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Faculty Sponsor

Dr. Solomon Isiorho


Department of Public Policy; Department of Biology

Sponsor Department/Program

Department of Biology


It is widely accepted that by 2050 the world will host 9 billion people. Today’s society already copes with nearly 1 billion chronically hungry people worldwide; factoring climate change effects and subsequent alterations in geology, there will be devastating effects on food sources. We need to find new ways of growing food and rediscover our original diets as Homo-sapiens. An insectivorous diet is able to provide essential proteins and nutrients to the human body. Insect consumption also offers a significant opportunity to merge traditional knowledge and modern science in both developed and developing countries. Placing insects back into the human diet will allow alternative nutrition, a healthier environment, and increased trade and economic development. This paper contains two surveys conducted in the hope of raising awareness of the many valuable roles that insects play in sustaining nature and in human life. The first survey, with 100 responses, sheds light on the misperceptions people have when considering eating insects. In the end, 39 of the 100 responses would choose insect diets over beef. The second survey of 200 responses gives the respondents nutritional, environmental, and geographical facts about insects before leading into questions in response to the facts given. Based on the second survey conducted, 88% of 200 respondents are more willing to try insects and believe in the changes that could happen globally if the insect diet were embraced. From the two surveys, it appears people are more willing to try insects after they have been presented with the relevant nutritional and environmental incentives. All it takes is education/ and exposure to change people’s perceptions.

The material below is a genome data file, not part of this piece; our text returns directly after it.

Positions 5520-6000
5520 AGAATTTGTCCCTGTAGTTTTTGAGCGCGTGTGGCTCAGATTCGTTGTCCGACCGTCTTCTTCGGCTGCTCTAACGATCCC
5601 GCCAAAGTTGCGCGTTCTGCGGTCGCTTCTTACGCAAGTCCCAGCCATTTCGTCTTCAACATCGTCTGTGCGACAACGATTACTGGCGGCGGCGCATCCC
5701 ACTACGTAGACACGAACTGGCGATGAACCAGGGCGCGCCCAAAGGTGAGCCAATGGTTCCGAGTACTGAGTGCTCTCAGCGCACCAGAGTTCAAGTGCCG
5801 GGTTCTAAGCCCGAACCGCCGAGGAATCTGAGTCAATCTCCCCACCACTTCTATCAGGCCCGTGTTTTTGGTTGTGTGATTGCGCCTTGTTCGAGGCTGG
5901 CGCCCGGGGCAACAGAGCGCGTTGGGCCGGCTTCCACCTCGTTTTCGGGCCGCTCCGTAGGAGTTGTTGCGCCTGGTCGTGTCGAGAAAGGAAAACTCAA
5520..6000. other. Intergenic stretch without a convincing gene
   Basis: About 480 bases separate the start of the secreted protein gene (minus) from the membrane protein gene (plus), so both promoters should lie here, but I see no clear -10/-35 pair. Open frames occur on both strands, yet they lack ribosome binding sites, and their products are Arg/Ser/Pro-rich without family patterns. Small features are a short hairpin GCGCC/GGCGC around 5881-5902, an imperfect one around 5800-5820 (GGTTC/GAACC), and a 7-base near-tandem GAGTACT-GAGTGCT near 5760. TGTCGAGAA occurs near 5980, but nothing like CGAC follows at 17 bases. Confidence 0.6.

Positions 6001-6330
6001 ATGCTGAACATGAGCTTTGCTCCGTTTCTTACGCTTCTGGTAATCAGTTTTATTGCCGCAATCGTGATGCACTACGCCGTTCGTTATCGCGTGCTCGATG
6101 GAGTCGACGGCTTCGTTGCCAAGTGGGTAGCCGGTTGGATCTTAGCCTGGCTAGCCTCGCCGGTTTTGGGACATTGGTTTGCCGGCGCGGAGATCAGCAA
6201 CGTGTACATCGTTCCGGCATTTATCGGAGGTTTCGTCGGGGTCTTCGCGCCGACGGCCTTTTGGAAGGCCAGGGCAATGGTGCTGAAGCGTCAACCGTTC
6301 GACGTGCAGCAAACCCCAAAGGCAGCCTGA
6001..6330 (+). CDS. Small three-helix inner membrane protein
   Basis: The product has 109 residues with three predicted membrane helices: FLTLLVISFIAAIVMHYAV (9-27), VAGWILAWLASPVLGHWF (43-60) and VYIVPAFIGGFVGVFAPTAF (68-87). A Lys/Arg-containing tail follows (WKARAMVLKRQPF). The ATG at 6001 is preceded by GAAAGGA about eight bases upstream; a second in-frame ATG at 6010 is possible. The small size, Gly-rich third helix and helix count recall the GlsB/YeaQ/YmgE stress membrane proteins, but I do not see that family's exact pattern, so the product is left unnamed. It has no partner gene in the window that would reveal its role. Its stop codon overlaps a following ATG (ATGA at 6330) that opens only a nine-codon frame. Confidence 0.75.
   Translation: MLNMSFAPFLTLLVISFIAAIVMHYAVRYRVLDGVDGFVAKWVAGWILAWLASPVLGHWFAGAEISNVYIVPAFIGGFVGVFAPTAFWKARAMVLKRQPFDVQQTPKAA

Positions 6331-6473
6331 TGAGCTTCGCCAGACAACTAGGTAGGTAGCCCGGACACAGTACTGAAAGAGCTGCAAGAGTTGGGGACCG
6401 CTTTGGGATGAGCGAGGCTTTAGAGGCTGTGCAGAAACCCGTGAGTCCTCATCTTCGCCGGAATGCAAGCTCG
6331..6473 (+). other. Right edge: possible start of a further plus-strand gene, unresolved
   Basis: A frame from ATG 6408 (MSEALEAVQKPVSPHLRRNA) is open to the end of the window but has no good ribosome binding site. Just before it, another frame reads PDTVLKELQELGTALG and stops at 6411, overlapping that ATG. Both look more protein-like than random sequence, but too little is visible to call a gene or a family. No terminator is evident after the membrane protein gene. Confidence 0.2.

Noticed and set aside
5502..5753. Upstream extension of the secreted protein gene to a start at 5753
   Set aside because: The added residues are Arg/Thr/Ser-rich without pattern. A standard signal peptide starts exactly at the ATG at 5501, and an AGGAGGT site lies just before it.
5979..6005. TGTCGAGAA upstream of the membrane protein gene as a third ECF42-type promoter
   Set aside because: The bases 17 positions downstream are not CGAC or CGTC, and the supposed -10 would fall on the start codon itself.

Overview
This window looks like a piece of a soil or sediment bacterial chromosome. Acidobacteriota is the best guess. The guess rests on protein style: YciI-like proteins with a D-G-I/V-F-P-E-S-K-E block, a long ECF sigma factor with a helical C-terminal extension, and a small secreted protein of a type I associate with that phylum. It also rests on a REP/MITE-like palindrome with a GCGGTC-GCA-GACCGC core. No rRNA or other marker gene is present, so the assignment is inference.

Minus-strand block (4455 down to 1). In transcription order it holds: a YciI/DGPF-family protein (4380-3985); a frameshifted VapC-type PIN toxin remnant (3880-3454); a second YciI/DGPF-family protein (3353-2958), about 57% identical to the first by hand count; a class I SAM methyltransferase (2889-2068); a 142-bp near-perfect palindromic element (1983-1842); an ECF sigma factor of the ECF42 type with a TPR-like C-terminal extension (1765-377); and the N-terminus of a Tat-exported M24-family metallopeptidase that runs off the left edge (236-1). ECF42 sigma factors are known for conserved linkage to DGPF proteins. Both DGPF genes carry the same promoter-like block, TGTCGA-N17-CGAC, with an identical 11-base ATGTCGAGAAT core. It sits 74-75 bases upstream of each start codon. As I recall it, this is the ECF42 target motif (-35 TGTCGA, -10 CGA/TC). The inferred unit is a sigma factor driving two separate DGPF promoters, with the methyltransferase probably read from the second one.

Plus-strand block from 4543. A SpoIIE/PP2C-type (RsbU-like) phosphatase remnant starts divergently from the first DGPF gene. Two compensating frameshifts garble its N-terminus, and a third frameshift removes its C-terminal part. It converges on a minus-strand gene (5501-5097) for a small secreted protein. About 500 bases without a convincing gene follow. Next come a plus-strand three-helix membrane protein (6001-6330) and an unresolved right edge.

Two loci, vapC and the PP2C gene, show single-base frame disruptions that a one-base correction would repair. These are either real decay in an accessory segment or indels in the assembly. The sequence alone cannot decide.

Nutritional, Economic, and Environmental Benefits of Wholesome Insects